Scattered Clouds 50° Good Afternoon
Scattered Clouds 50° Good Afternoon

Giants getting healthy with Diehl, Smith back soon

At a time of the season when most NFL teams are being worn down by injuries, the Giants appear to be getting healthier. It's conceivable that over the next three weeks they could have three key offensive pieces back on the field, just in time for a final push toward the playoffs.

"They always talk about how the season is a marathon and not a sprint, but we're in our last five weeks here and it's an even playing field and we control our own destiny," said tackle David Diehl, the injured player who appears to be closest to a return and could be on the field Sunday against the Redskins. "It's all about how we play these next five Sundays. That's what's going to determine our final outcome."

Diehl was limited in practice Wednesday, the first time he participated at all since he injured his hip and hamstring a month ago against the Seahawks. Receiver Steve Smith, meanwhile, was on the practice field running routes and catching passes during the drill portion of the workout. Officially he did not practice because he did not take any team snaps, but that's the most activity he's seen since partially tearing his pectoral muscle three weeks ago.

Smith said there's a possibility he can play on Sunday, but a more realistic target is for the following week against the Vikings. Hakeem Nicks, who underwent surgery to repair compartment syndrome in his lower left leg, said he's striving to play in that Vikings game, but a realistic return for him would be the following week's rematch against the Eagles.

If all of that holds, the Giants could be at virtual full strength on offense for the final three weeks of the regular season.

Diehl took snaps at left tackle Wednesday and admitted that he's not 100 percent healed and that the hamstring "just reminds you that it's there." He's not pushing it, although he would like to.

"Our coaches and our training staff know how I am mentally and they're not letting me go out there and go crazy like I want to," he said. "As long as I keep making the progress I'm making, it looks good."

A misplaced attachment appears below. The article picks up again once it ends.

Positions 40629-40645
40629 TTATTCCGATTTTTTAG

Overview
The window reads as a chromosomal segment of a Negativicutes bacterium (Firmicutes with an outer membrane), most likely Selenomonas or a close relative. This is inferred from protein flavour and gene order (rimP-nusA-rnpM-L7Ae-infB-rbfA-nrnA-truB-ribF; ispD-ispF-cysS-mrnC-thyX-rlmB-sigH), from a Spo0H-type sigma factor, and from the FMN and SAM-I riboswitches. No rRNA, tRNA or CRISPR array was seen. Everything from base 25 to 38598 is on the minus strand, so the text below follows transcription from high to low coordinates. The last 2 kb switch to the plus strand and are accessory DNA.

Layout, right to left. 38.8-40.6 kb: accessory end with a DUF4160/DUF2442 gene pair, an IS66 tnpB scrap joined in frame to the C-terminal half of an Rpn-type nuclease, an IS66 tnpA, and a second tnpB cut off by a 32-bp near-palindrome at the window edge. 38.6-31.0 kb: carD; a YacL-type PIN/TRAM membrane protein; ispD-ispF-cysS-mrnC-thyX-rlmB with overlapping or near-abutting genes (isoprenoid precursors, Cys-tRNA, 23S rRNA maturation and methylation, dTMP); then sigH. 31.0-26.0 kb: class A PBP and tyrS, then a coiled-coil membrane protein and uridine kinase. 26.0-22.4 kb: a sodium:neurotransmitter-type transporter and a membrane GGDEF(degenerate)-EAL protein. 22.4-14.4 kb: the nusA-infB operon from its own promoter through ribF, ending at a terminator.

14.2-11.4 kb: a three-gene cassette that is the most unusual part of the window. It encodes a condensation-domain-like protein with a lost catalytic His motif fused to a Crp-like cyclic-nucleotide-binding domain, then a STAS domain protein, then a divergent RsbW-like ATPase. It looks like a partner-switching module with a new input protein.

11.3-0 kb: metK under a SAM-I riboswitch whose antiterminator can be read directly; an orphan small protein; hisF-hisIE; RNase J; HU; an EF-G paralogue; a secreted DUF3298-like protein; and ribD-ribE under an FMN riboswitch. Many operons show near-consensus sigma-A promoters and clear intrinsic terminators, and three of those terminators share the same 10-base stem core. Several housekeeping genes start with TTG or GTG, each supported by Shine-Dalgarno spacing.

Smith, meanwhile, was wearing a protective brace under his shoulder pads to limit the range of his right arm when he runs. "It felt good," he said. "It feels like my motion's there. It's just like a mental thing, a confidence thing now. They say that it's just going to be a little bit of discomfort, but you've got to go out there and feel it out for yourself."

Nicks said he doesn't expect to be limited at all when he returns. "I don't think it'll really bother me because I don't feel it that much walking around now," he said. "It's just a matter of the scar healing. I think I'll be fine."

Nicks is targeting Wednesday for a return to running and expects to be at practice that day.

Nicks said he doesn't know when the injury took place, but in the second quarter of the game against the Eagles he started to feel some tightness in the area. "I didn't pay it no attention," he said. "At the end of the game they noticed it a little bit and were like 'Come in in the morning.' I came in in the morning and they said 'You have to take care of it.' "

Nicks thought he was going to the Hospital for Special Surgery for an MRI, since his calf had swollen up about two inches bigger than the other.

Compartment syndrome, if not treated quickly, can lead to nerve and muscle damage. Nicks said he wasn't told how far away from that point he was. "They just said we caught it just in time," he said.

Now he and Smith hope to be catching passes - with Diehl catching pass rushers - just in time for the most critical portion of the season.

New York Sports